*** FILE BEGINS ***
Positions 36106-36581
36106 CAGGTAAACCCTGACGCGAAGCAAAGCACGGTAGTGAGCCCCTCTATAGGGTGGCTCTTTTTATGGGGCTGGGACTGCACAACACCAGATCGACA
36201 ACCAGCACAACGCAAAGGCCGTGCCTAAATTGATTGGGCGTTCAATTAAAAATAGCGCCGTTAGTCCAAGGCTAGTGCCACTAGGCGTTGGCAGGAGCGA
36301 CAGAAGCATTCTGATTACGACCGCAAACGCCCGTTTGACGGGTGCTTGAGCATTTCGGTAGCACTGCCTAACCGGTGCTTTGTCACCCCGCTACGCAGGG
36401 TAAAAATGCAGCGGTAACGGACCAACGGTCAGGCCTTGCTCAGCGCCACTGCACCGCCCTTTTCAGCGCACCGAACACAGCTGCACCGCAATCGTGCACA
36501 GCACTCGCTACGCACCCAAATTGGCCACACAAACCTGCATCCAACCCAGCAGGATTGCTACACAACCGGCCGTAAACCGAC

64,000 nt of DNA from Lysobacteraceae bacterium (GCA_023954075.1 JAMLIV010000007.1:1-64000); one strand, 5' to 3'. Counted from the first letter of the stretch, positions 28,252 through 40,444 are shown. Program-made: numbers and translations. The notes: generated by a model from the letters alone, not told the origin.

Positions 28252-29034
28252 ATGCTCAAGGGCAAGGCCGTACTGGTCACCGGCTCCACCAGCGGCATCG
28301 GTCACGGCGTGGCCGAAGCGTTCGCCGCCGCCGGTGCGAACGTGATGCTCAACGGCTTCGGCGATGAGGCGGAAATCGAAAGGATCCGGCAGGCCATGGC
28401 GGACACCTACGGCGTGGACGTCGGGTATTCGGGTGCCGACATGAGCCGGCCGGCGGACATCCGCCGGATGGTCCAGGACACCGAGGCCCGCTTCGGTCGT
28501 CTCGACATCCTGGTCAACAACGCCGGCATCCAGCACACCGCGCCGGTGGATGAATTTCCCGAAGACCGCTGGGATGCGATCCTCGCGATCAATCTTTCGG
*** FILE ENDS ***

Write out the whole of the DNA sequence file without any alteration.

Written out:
Positions 36106-36581
36106 CAGGTAAACCCTGACGCGAAGCAAAGCACGGTAGTGAGCCCCTCTATAGGGTGGCTCTTTTTATGGGGCTGGGACTGCACAACACCAGATCGACA
36201 ACCAGCACAACGCAAAGGCCGTGCCTAAATTGATTGGGCGTTCAATTAAAAATAGCGCCGTTAGTCCAAGGCTAGTGCCACTAGGCGTTGGCAGGAGCGA
36301 CAGAAGCATTCTGATTACGACCGCAAACGCCCGTTTGACGGGTGCTTGAGCATTTCGGTAGCACTGCCTAACCGGTGCTTTGTCACCCCGCTACGCAGGG
36401 TAAAAATGCAGCGGTAACGGACCAACGGTCAGGCCTTGCTCAGCGCCACTGCACCGCCCTTTTCAGCGCACCGAACACAGCTGCACCGCAATCGTGCACA
36501 GCACTCGCTACGCACCCAAATTGGCCACACAAACCTGCATCCAACCCAGCAGGATTGCTACACAACCGGCCGTAAACCGAC

64,000 nt of DNA from Lysobacteraceae bacterium (GCA_023954075.1 JAMLIV010000007.1:1-64000); one strand, 5' to 3'. Counted from the first letter of the stretch, positions 28,252 through 40,444 are shown. Program-made: numbers and translations. The notes: generated by a model from the letters alone, not told the origin.

Positions 28252-29034
28252 ATGCTCAAGGGCAAGGCCGTACTGGTCACCGGCTCCACCAGCGGCATCG
28301 GTCACGGCGTGGCCGAAGCGTTCGCCGCCGCCGGTGCGAACGTGATGCTCAACGGCTTCGGCGATGAGGCGGAAATCGAAAGGATCCGGCAGGCCATGGC
28401 GGACACCTACGGCGTGGACGTCGGGTATTCGGGTGCCGACATGAGCCGGCCGGCGGACATCCGCCGGATGGTCCAGGACACCGAGGCCCGCTTCGGTCGT
28501 CTCGACATCCTGGTCAACAACGCCGGCATCCAGCACACCGCGCCGGTGGATGAATTTCCCGAAGACCGCTGGGATGCGATCCTCGCGATCAATCTTTCGG